ransomware(redirected from FBI computer scam)
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ransomwareVirus software that blackmails users by locking them out of their computer or encrypting their computer's files in some manner. Also known as a "cryptovirus" or "cryptotrojan," a typical ransomware approach that takes only a few seconds to accomplish is to encrypt the indexes in the file system. This disables access to all the data and programs in the computer because the file system is the doorway to everything in storage (see file system). The ransomware then demands payment in Bitcoin to restore the data.
A favorite ploy is an FBI message claiming the user has child pornography on the computer, and a fine must be paid or else risk arrest. After paying the blackmail on any of these ransomware attacks, the user's machine may or may not be restored.
CryptoLocker - An Insipiration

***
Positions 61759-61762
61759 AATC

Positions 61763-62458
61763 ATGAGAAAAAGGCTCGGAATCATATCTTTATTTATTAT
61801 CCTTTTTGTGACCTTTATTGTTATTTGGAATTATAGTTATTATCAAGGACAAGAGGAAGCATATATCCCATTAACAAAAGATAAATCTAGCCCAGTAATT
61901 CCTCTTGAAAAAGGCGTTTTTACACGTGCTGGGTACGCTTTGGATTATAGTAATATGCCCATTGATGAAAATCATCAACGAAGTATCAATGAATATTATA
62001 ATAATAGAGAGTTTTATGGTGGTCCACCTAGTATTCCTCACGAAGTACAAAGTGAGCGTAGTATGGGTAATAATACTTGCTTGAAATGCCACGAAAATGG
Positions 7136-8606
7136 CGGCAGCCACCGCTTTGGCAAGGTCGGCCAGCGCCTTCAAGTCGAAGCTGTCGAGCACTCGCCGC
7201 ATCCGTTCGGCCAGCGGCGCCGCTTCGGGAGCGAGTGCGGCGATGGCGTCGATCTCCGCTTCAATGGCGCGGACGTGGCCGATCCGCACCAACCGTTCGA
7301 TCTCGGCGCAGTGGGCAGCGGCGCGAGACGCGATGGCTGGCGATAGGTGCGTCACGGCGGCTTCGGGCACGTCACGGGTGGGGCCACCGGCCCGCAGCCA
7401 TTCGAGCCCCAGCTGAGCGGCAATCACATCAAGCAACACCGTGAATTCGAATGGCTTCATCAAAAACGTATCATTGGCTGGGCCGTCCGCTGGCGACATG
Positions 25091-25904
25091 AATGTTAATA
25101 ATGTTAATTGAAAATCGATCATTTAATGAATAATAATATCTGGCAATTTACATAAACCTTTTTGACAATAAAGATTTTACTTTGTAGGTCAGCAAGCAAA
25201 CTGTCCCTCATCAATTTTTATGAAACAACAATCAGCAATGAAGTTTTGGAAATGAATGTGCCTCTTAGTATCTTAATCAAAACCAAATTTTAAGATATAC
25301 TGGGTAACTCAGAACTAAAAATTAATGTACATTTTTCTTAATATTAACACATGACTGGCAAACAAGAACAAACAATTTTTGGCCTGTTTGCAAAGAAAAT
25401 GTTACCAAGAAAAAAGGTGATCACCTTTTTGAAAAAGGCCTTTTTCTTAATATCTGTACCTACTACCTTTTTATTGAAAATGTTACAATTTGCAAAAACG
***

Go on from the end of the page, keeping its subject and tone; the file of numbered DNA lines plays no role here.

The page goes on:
In 2013, the creators of CryptoLocker collected millions in ransom by infecting Windows PCs until its distribution was halted a year later by the FBI and Interpol. CryptoLocker was the inspiration for other ransomware variants (gotta love that entrepreneurial spirit!). See Petya and WannaCry.
Mobile Phones Too
In 2014, using the same FBI scare tactic, thousands of Android users found their phones locked with demands for payment. See scareware and wares.
In 2019, two Florida cities paid their attackers more than $1 million to remove ransomware. Cybercrooks are increasingly asking for hundreds of thousands of dollars when they have breached a large organization or government entity. If there is any bright side to this, more organizations both public and private, are developing or improving their backup and recovery programs. See disaster recovery and cybercrime.
As a result of this delightful phenomenon, numerous firms such as Trend Micro, Symantic, Malwarebytes and Avast Software have added ransomware protection in their lines of security products. See RaaS.
|FBI MoneyPak Ransomware|
|Imagine finding your computer frozen with an FBI alert saying you violated one or more video, music or software copyrights or that you distributed child pornography. It demands that you put $200 cash into a MoneyPak card and enter the card number within 72 hours to unlock your computer as well as prevent the initiation of a criminal case.|
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